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Creators/Authors contains: "Branson, Mark D."

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  1. Abstract

    We examine the hypothesis that the observed connection between the stratospheric quasi-biennial oscillation (QBO) and the strength of the Madden–Julian oscillation (MJO) is modulated by the sea surface temperature (SST)—for example, by El Niño–Southern Oscillation (ENSO). A composite analysis shows that, globally, La Niña SSTs are remarkably similar to those that occur during the easterly phase of the QBO. A maximum covariance analysis suggests that MJO power and SST are strongly linked on both the ENSO time scale and the QBO time scale. We analyze simulations with a modified configuration of version 2 of the Community Earth System Model, with a high top and fine vertical resolution. The model is able to simulate ENSO, the QBO, and the MJO. The ocean-coupled version of the model simulates the QBO, ENSO, and MJO, but does not simulate the observed QBO–MJO connection. When driven with prescribed observed SST anomalies based on composites for QBO east and QBO west (QBOE and QBOW), however, the same atmospheric model produces a modest enhancement of MJO power during QBOE relative to QBOW, as observed. We explore the possibility that the SST anomalies are forced by the QBO itself. Indeed, composite Hovmöller diagrams based on observations show the propagation of QBO zonal wind anomalies all the way from the upper stratosphere to the surface. Also, subsurface ocean temperature composites reveal a similarity between the western Pacific and Indian Ocean subsurface signal between La Niña and QBOE.

     
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  2. Abstract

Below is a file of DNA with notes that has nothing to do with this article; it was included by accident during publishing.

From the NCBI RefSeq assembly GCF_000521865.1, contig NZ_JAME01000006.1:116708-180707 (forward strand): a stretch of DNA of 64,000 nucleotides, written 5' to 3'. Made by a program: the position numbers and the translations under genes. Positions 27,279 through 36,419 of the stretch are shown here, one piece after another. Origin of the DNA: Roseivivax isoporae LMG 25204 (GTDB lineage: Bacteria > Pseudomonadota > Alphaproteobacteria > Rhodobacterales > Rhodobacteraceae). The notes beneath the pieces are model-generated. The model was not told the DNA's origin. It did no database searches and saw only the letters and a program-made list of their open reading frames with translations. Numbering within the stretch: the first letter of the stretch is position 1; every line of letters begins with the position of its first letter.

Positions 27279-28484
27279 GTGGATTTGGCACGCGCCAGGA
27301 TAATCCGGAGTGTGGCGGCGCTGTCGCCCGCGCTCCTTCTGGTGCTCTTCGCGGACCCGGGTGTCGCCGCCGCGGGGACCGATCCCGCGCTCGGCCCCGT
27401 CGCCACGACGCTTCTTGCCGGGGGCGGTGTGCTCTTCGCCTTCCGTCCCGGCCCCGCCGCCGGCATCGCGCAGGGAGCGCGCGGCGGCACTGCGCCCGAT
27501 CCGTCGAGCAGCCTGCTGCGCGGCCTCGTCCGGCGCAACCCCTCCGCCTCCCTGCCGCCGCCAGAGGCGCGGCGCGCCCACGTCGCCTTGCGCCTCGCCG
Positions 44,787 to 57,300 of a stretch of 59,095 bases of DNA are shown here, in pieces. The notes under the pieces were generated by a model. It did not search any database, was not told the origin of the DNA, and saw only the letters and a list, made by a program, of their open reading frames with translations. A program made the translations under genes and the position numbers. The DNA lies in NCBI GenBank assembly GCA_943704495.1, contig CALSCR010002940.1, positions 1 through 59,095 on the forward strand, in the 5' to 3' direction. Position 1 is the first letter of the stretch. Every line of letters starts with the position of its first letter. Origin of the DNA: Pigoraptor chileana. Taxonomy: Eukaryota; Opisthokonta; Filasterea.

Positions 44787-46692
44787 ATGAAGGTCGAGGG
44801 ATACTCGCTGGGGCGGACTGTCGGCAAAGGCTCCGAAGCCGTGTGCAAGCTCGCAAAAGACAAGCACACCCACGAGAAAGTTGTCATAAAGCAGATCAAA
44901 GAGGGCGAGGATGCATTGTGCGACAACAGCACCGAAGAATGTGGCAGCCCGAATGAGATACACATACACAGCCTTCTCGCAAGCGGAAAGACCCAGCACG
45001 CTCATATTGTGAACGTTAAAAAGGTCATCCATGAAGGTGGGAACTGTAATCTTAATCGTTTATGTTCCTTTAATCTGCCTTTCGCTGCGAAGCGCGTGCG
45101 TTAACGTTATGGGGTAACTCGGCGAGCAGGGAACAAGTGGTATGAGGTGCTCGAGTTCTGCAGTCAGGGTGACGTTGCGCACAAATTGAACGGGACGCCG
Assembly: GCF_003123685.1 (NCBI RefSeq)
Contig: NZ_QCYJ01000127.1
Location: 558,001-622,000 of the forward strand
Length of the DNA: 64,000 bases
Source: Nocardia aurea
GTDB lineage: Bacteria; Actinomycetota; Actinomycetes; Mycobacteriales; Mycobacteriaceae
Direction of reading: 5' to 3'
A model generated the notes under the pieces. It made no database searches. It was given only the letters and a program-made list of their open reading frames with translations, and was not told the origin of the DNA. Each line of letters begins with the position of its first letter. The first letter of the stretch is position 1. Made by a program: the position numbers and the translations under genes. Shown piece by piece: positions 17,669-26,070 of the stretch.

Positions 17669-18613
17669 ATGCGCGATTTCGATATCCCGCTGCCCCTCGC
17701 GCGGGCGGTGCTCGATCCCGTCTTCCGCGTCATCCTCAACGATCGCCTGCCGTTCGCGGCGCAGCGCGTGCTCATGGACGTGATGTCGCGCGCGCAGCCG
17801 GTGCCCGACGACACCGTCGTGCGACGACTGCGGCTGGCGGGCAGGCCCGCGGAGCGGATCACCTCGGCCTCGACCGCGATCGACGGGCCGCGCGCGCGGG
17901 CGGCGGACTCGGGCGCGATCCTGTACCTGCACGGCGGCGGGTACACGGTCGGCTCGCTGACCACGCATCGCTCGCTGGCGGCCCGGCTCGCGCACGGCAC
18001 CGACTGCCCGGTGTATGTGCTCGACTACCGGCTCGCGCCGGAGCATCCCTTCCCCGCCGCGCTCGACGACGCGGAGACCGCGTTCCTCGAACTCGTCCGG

Tropical South America plays a central role in global climate. Bowen ratio teleconnects to circulation and precipitation processes far afield, and the global CO2growth rate is strongly influenced by carbon cycle processes in South America. However, quantification of basin‐wide seasonality of flux partitioning between latent and sensible heat, the response to anomalies around climatic norms, and understanding of the processes and mechanisms that control the carbon cycle remains elusive. Here, we investigate simulated surface‐atmosphere interaction at a single site in Brazil, using models with different representations of precipitation and cloud processes, as well as differences in scale of coupling between the surface and atmosphere. We find that the model with parameterized clouds/precipitation has a tendency toward unrealistic perpetual light precipitation, while models with explicit treatment of clouds produce more intense and less frequent rain. Models that couple the surface to the atmosphere on the scale of kilometers, as opposed to tens or hundreds of kilometers, produce even more realistic distributions of rainfall. Rainfall intensity has direct consequences for the “fate of water,” or the pathway that a hydrometeor follows once it interacts with the surface. We find that the model with explicit treatment of cloud processes, coupled to the surface at small scales, is the most realistic when compared to observations. These results have implications for simulations of global climate, as the use of models with explicit (as opposed to parameterized) cloud representations becomes more widespread.

     
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